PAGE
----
4. When you granted him that did so oppose you [the Unnamed Critic], that we believe the Church on no other authority than the Scriptures, you did not answer him well, for besides the Scriptures we believe the Church, because God himself by the secret inspiration of his Holy Spirit teaches us to believe his Church in just the same way that he also teaches us to believe his Holy Scriptures. If you had answered him [the Unnamed Critic] thus, you would clearly have disarmed him and broken his gay sword in two. So it seems to me now, replies the Messenger, and I trust he will win no honour from it when we meet again.
7. To begin with he has mistranslated three words of great weight that occur many times in the book. The first word is priests. The second the Church. The third Charity. For whensoever he speaks of the priests of Christ's Church, he never calls them priests but always seniors, the Church he calls always the congregation, and Charity he calls always love. For the first, though in the Greek tongue priests are called presbyteri, or as we would say 'elder men,' it is clear from the example of Timothy that not all priests were chosen old. In English this word 'senior' means nothing at all, but is a French word for 'lord', which is often used mockingly. Or if you derive it from Latin, the word in the Latin never signified a priest but only an elder man, as in the English word alderman. Next when he calls the Church a congregation, he does wrong, for though the Church is a congregation, not every congregation is the Church. In England the congregation of Christian people has always been called and known by the name of the Church, but the word congregation is common both to a company of Christian men and a company of Turks. Likewise, in the change of this word Charity into love, for though Charity is always love, love is not always Charity. [Two merry tales, one about St. Francis, and another about a friar caught with a man's wife.] If Tyndale had changed the common known word into a better one, I would well allow it. If he changed it into as good, I would suffer it. If he changed it somewhat to the worse but used it seldomly, I would wink at it. But now when he changes the usual well-known names of so great things into so far the worse and repeats it so often throughout the book, no one can doubt but that the man meant mischieviously. Where Charity signifies in English men's ears not every common love, but a good, virtuous, and well-ordered love, he that will studiously flee from that name of good love and always speak of love without the good, I think means falsely.
8. Add to this the fact that when Hychens [Tyndale] made this translation, he was with Luther in Wittenberg, and set certain glosses in the margin for the setting forth of that ungracious sect. Why he changed the names of Charity, the Church, and of priesthood is easy to see. For since Luther and his fellows among their other damnable heresies believe that our salvation comes from faith alone and not from good works, and therefore it seems that in order to diminish the reverent mind that men have towards Charity, he changed that name of holy virtuous affection into the bare name of common love. Because Luther denies that the Catholic Church is the Church of Christ, but rather claims that the true Church of Christ is an unknown congregation of some folk here two, there three, Tyndale in his New Testament cannot abide the name of the Church, but turns it into the name of congregation. The reason why he changed the name of priest into senior is because Luther and his adherents hold this heresy that all holy orders are nothing, and that a priest is nothing else but a man chosen from among the people to preach, and that a priest's office is nothing but to preach. Tyndale in his translation, whenever the Scriptures speaks of the priests among the Jews, still calls them priests, but wheresoever the Scriptures speak of the priests of Christ's Church, there he puts away the name of priest in his translation, because he would make it seem there were no priests different from laymen among Christian people.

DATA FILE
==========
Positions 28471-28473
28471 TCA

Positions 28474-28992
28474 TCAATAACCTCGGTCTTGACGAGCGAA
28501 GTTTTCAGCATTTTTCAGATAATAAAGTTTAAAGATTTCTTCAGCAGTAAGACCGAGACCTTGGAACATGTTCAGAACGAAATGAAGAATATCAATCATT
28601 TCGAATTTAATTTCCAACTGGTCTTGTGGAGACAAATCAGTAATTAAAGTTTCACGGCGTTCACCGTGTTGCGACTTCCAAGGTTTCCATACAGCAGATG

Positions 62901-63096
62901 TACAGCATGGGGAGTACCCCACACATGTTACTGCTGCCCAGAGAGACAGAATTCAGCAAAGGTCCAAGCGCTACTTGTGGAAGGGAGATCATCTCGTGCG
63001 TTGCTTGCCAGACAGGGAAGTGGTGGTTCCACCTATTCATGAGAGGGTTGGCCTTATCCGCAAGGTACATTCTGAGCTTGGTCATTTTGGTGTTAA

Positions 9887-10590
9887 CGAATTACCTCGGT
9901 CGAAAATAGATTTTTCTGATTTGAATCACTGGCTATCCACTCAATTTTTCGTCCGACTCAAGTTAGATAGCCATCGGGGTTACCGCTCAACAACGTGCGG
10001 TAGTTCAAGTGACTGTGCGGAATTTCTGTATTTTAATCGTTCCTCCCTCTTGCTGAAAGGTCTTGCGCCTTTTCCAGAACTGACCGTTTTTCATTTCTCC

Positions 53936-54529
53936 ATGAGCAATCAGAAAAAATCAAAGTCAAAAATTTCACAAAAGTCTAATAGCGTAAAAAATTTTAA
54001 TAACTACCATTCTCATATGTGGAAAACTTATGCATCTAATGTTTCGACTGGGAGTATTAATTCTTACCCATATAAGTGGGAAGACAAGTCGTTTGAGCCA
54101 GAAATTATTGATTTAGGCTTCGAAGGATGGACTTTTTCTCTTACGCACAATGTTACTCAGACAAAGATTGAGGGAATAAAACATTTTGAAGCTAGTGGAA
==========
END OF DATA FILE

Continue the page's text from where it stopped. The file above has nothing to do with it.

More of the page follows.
9. The Messenger replies that truly it seems he meant not well. Surely, responds Chancellor More, if you saw all the places where he makes changes, you would judge so yourself. Among the other changes he makes, that are as far out of tune as these be, are that he changes the name grace to favour, confession he translates as acknowledging, penance as repentance, and a contrite heart he changes into a troubled heart. There are many other things which he has translated untruly for the maintenance of heresy, as I will show you when we look in the book.